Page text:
5 easy steps + 2 hours = significantly more appealing report

evaluation-report

(Stacey McDonald) #1

Check out Ann K. Emery’s 5 easy steps that you can tackle in two hours to drastically improve your report’s appearance. This week her blog “A two-hour turnaround: How to transform a text-heavy report into a visual-lite report” offers some great step-by-step tips that can really make a difference.

Ann K. Emery teaches others how to visualize data and share information effectively. She has a great blog. Check it out!

Have any other simple tips to help take your evaluation report up a notch (or any communication about eval results)? Share them here!


(Vanessa Rose) #2

Many thanks for this post - very helpful!


(Jay Garlough) #3

This is a very helpful resource, especially for those of us who wear far too many hats and are more accustom to authoring academic research reports than public-facing reports!

In the past I have had limited success purchasing & using report templates from envato market… some are more customization than others (for example in your example some templates may have all the layers so you could simply replace the photo of the books or easily change the colour purple or transparency of the layer while other templates it might all be one flattened purple book image so to change it means deleting).

Adobe has a similar platform to purchase templates and it would be better if there was a way to filter them by Canadian designers.

Does anyone have some go-to sites that feature simple design templates for purchase from Canadian graphic designers in the $20 to $150 range? In the past I have also used Behance.net to track down incredible artists in our area to contract for their services when our budgets are able to grow beyond $150 or so…


(MDuiker) #4

I think this “quick and dirty” approach Ann K. Emery suggests is great! Improving the scannability and visual appeal of your reports is a very important step in encouraging people to spend their valuable time actually reading the content you’ve spent so much time developing.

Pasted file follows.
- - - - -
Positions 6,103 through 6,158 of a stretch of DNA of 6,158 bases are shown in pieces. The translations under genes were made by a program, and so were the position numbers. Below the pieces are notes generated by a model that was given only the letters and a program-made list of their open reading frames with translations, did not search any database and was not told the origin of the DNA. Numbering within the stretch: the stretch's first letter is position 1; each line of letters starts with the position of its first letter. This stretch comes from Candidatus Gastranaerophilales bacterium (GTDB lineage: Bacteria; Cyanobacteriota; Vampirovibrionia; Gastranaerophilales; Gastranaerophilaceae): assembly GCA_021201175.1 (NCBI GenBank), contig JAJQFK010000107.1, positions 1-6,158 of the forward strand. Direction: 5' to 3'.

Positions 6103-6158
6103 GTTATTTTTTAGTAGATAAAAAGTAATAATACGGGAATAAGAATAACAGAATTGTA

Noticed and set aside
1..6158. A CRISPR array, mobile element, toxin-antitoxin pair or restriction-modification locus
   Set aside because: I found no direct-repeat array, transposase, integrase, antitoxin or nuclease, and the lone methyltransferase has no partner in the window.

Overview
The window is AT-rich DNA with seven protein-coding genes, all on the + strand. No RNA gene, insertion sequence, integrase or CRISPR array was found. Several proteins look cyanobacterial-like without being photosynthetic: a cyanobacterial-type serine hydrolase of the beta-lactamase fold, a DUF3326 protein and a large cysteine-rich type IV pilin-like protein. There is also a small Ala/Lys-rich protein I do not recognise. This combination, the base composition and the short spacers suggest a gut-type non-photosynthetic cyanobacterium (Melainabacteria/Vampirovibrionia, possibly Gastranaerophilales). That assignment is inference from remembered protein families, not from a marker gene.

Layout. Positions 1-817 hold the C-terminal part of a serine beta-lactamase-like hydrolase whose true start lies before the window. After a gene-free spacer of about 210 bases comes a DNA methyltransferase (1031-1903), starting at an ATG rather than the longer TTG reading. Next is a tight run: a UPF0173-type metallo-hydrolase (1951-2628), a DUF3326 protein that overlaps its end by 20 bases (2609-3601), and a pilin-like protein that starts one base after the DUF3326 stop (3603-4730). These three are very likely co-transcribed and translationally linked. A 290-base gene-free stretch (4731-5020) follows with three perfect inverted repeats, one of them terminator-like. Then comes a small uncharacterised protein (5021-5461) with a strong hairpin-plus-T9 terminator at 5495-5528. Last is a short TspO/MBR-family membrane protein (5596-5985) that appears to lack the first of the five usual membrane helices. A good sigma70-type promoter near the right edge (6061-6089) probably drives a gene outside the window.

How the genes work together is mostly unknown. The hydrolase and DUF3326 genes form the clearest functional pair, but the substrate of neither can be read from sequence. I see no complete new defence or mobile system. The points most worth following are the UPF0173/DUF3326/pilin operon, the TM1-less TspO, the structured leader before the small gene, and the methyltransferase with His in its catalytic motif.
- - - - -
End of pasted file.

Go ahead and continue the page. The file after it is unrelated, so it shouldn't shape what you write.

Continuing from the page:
I am a full-time designer however many of the documents I create do not have a heavy design applied to them simply because they don’t require it. It’s important to consider the audience and goal of your document or report. Based on your report’s audience and goal you can determine how much time and effort to focus on visual appeal. Your audience and goals may be served by a plain document in 11pt font with a little bolding or may require hiring a graphic designer to apply a much more involved design.

If you are looking for a registered graphic designer in Ontario you can check out https://www.rgd.ca/find-designers.

Ann’s article will take you a good ways towards a more visually appealing and scannable report however you may be required to update some of your content to make it more readable for the average person. I encourage adding a table of contents and executive summary to your reports so people can gain a really quick understanding of the scope and content of your report and where they can find the most relevant content for them. In my experience, it is very rare that someone read a report from cover to cover. It is much more likely that they will flip through the document and cherry pick the content they want to read.


(Stacey McDonald) #5

Today I also came across this Evaluation Report Layout Checklist by Stephanie Evergreen. It’s meant to be used as a diagnostic guide to identify things that could be improved upon. I really like the best practice tips shared. The checklist provides advice on type, arrangement, graphics and colour.

My favorite tips:

  • Use smaller bullets.The default should be reduced, as they can be too distracting.
  • Have empty space on each page. Leave plenty of space between paragraphs, around page margins, and between text and graphics. It gives eyes a rest.
  • Make sure graphics are near associated text. If readers need to flip back and forth, comprehension will be impaired.